Approximately 44,000 cases of pancreatic cancer are diagnosed in the United States each year, and pancreatic cancer is the fourth most common cause of cancer deaths. Although pancreatic cancer is a very serious diagnosis for patients to face, the latest treatment options are available through Avera Cancer Institute, so that patients do not need to be referred far away from home. Pancreatic cancer usually progresses symptomless, and when symptoms do appear, the disease is often far advanced. Pancreatic cancer easily spreads, because of the proximity to the stomach, small intestine, liver, and major blood vessels, as well as the interaction between digestive organs. For these reasons, the prognosis is poor. However, for certain patients, surgery, chemotherapy or radiation may add years to their life and relieve pain or other symptoms. Adenocarcinoma of the pancreas is the most common type of pancreatic tumor, accounting for about 85 percent of cases. Neuroendocrine pancreatic tumors are more likely to appear in the tail of the pancreas.
Pancreatic Cancer Symptoms
Pancreatic cancer often progresses symptomless. When symptoms occur they may include:
- Dark urine and clay-colored stools
- Fatigue and weakness
- Jaundice (a yellow color in the skin, mucous membranes or eyes)
- Loss of appetite and weight loss
- Nausea and vomiting
- Pain or discomfort in the upper part of abdomen
Pancreatic Cancer Diagnosis
- CT scan or abdominal ultrasound is often ordered if a pancreatic mass is suspected, and more precise methods can confirm the diagnosis and stage the cancer
- Endoscopic ultrasound (EUS) combines endoscopic and ultrasound, and this technology can be used to more closely examine a mass and obtain a needle biopsy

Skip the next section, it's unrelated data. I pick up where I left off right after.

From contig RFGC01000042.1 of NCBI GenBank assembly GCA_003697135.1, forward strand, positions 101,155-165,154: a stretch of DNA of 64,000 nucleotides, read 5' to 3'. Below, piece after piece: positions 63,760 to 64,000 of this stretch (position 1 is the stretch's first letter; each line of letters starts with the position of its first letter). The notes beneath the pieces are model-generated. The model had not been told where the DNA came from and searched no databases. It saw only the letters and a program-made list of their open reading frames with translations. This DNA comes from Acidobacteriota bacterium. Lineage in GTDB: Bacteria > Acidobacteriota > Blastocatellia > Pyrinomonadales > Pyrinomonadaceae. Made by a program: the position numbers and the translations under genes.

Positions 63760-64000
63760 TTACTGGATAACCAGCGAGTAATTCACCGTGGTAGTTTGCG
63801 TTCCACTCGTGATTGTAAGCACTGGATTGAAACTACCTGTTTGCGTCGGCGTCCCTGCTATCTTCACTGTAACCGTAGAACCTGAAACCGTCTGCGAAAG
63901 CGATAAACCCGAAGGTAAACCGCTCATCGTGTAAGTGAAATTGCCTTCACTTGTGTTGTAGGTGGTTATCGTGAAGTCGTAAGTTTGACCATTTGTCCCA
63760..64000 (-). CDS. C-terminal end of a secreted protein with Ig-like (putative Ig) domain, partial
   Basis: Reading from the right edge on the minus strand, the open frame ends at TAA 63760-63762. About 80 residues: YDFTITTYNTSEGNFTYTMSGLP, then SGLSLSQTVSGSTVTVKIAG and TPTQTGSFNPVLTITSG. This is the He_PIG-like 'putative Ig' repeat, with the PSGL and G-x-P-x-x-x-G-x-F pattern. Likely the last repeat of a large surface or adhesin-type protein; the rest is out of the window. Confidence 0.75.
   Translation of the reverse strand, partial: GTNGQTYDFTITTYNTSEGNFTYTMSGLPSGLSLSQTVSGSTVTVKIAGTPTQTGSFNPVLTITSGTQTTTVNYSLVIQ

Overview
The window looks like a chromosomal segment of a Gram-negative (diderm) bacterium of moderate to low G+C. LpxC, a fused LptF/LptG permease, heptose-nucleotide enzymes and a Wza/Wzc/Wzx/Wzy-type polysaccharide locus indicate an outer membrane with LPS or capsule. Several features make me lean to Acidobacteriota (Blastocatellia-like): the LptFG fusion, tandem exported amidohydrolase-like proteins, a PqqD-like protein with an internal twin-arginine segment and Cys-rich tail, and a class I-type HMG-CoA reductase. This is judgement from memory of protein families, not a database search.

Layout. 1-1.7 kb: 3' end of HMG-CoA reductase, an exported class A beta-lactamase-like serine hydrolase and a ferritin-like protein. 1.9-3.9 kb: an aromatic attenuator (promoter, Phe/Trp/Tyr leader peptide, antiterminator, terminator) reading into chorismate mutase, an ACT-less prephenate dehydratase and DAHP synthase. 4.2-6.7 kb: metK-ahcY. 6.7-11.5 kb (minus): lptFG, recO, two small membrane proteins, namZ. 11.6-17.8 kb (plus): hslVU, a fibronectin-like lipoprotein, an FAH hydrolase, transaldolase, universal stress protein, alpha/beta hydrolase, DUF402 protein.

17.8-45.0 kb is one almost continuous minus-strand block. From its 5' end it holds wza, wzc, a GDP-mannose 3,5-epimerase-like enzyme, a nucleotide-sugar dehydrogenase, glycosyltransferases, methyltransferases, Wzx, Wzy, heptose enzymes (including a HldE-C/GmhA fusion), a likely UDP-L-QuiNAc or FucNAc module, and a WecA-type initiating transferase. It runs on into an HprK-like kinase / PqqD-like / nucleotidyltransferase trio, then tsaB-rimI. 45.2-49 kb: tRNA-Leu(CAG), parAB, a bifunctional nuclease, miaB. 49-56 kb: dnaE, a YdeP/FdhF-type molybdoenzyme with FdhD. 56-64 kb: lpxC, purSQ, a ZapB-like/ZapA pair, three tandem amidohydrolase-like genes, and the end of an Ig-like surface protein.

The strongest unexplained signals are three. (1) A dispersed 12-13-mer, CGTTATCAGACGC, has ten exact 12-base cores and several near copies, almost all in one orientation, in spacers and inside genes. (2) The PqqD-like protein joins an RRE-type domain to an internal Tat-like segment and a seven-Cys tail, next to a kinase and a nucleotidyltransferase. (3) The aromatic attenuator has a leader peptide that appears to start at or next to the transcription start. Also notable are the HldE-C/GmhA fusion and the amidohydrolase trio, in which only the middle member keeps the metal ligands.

- Endoscopic retrograde cholangiopancreatography (ERCP) can also be used in diagnosing and staging pancreatic cancer. Avera McKennan is one of few sites in the state and region offering both EUS and ERCP.
Pancreatic Cancer Treatment
- Surgery: Surgical resection is the only known curative treatment of pancreatic cancer.
- If cancer is in the head of the pancreas, certain patients may be candidates for the Whipple procedure, which is removal of the head of the pancreas, part of the stomach, the duodenum of the small intestine, a portion of the bile duct, and the gall bladder. Then, the remaining parts of these organs are reconnected to the small intestine. Avera McKennan is recognized by the National Comprehensive Cancer Network as being a high-volume center for Whipple procedures. High-volume centers are recommended due to the intricacy of this surgical procedure.
- If cancer is in the tail of the pancreas, the surgical approach is to remove the tail with or without the spleen.
- Radiation therapy
After treatment, pancreatic cancer patients are connected with resources as they enter the survivorship phase of the cancer journey. Patients can take part in A Time To Heal, a support program for all cancer diagnoses.